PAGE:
Tuesday, 13 October 2020
IFLAS Ocassional paper - How do we understand and explain how we use early recollections as a research method for finding fuller meaning in the values of wellbeing we intend to promote in our practices?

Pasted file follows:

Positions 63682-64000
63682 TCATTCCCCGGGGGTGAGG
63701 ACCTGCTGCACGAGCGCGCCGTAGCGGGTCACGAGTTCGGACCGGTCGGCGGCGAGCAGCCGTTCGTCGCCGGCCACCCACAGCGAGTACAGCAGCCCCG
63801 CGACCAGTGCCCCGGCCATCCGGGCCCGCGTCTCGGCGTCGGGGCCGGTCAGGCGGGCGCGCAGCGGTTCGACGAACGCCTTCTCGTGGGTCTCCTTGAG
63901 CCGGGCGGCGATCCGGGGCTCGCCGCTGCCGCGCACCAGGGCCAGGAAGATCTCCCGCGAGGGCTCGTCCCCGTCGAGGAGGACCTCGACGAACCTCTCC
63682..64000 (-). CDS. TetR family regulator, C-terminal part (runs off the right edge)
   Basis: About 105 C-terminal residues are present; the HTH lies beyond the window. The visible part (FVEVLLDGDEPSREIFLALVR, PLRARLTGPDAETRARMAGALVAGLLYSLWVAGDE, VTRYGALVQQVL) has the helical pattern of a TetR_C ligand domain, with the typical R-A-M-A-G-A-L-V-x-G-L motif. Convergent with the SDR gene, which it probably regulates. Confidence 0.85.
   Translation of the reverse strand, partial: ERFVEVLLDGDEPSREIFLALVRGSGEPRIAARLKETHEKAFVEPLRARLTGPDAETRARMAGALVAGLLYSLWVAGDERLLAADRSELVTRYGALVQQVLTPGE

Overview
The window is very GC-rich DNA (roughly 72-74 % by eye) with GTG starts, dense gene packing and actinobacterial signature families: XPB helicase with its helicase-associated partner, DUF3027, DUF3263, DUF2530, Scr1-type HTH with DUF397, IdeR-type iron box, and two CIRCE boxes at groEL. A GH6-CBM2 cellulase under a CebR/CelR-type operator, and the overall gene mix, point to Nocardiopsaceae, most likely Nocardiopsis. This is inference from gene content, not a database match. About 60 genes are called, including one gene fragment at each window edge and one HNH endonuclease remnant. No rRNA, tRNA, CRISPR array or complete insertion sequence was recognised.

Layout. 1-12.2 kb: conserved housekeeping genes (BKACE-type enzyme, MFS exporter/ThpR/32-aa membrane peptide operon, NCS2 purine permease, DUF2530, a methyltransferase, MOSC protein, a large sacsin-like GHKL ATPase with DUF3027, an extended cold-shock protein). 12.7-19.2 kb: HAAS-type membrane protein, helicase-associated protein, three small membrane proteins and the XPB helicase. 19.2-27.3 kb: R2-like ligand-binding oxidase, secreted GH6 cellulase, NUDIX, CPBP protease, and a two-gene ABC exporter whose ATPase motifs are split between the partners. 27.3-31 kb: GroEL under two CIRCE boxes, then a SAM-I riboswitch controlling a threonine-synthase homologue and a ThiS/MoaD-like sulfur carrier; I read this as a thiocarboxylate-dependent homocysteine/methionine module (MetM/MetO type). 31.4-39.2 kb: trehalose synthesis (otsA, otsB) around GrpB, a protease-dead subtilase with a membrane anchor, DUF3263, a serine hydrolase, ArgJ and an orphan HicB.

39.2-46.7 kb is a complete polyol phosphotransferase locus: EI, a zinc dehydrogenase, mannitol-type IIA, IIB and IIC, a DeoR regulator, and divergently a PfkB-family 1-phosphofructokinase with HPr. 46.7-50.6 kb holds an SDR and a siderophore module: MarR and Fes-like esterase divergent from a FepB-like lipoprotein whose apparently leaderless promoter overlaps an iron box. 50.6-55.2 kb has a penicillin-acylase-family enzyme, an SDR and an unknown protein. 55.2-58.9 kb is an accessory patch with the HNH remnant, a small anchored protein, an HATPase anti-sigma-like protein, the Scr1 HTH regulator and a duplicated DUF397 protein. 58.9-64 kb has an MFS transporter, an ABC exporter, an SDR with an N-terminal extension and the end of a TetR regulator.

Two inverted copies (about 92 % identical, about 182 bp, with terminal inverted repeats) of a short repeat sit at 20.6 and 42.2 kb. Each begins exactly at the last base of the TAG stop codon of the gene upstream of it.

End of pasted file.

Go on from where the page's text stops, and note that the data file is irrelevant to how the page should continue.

During a global pandemic practitioner wellbeing is an important topic, many people are working from home and delivering their usual services over video conferencing technologies. Whilst this may have some benefits for a better work life balance and is hugely reducing the environmental impact of travel, many people are feeling more isolated which can reduce wellbeing. www.actionresearch.net. This paper is focused on how creating an Adlerian syllogism based on a practitioner’s early recollection of living their values increases self-awareness and can be useful as a learning stage in understanding and identifying how to improve values-based practice. Sonia Hutchison has written a number of papers looking at her own values-based practice in the leadership of charities and how her development of her living-theory of caring as mutuality may influence others learning. You can read more at https://cumbria.academia.edu/SoniaHutchison. Dr. Robyn Pound based her thesis on her living-theory of alongsideness and continues to write about how her ideas have developed since gaining her doctorate in 2003. You can find out more about Dr. Robyn Pound’s recent work at http://www.spanglefish.com/RobynPound Download here